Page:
For the quarter ended Feb. 3, Dell reported a net profit before one-time charges of US$913 million, down 10 percent from the same quarter last year. Earnings per share were $0.51, compared to the consensus estimate of $0.52, according to analysts polled by Thomson Reuters.
Dell was challenged by pricing and supply issues related to hard drives, especially in its consumer PC business, said Brian Gladden, chief financial officer at Dell, on a call to discuss the earnings with media. Dell received the supplies it needed but prices went up significantly during the quarter.
The costs of other components such as memory and LCDs were favorable and helped offset some of the impact, Gladden said. But the company had difficulty securing enough high-capacity drives for its more profitable, higher-end products.
“The disruption in supply will continue into the third quarter,” Gladden said.
Dell’s revenue for the quarter was $16 billion, growing by just 2 percent year over year. Analysts had expected revenue of $15.9 billion. Including one-time charges, net income was $764 million, an 18 percent drop compared to last year, and earnings per share were $0.43.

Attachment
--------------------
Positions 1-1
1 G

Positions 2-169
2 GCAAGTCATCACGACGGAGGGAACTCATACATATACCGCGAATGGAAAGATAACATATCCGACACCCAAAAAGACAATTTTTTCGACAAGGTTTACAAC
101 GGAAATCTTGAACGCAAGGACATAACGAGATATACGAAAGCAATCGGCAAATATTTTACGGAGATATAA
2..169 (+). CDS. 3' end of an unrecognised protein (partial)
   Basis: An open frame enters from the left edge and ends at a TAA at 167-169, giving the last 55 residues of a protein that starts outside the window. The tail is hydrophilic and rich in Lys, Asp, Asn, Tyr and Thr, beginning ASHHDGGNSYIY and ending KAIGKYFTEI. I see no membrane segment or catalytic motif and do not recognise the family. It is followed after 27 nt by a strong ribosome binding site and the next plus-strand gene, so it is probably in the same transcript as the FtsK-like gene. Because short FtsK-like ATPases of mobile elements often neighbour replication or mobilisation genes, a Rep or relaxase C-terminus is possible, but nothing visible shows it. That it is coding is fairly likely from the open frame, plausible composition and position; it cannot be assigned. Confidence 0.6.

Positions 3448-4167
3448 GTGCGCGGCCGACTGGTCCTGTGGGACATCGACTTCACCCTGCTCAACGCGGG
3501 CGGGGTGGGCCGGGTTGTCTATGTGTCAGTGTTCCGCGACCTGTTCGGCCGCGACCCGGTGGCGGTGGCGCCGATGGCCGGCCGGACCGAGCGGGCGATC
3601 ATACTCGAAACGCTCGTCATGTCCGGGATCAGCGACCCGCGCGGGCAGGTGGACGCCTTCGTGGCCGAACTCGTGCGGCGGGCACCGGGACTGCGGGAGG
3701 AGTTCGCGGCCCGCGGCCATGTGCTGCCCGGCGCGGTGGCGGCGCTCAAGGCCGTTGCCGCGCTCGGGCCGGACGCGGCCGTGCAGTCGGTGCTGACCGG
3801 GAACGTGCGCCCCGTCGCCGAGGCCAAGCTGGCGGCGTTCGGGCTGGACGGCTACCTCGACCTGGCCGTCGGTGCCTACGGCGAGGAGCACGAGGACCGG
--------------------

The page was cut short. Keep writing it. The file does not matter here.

Revenue for the consumer segment was $3.2 billion, down 2 percent, Dell said. There was weak demand for consumer products in the U.S., but revenue from other countries combined grew by 10 percent, Dell said.
Dell has been trying to reduce its dependence on consumer PCs, where profit margins are lower, and expand in its higher-margin enterprise business.
Consumer products accounted for about 20 percent of Dell’s revenue in the fourth quarter, down from 21 percent a year earlier. Enterprise revenue was 30 percent, the same compared to last year.
Dell will continue to focus heavily on its enterprise business in the year ahead, Gladden said. It poured billions into research and development for server and data center products last year and will continue to do so in fiscal 2013, he said.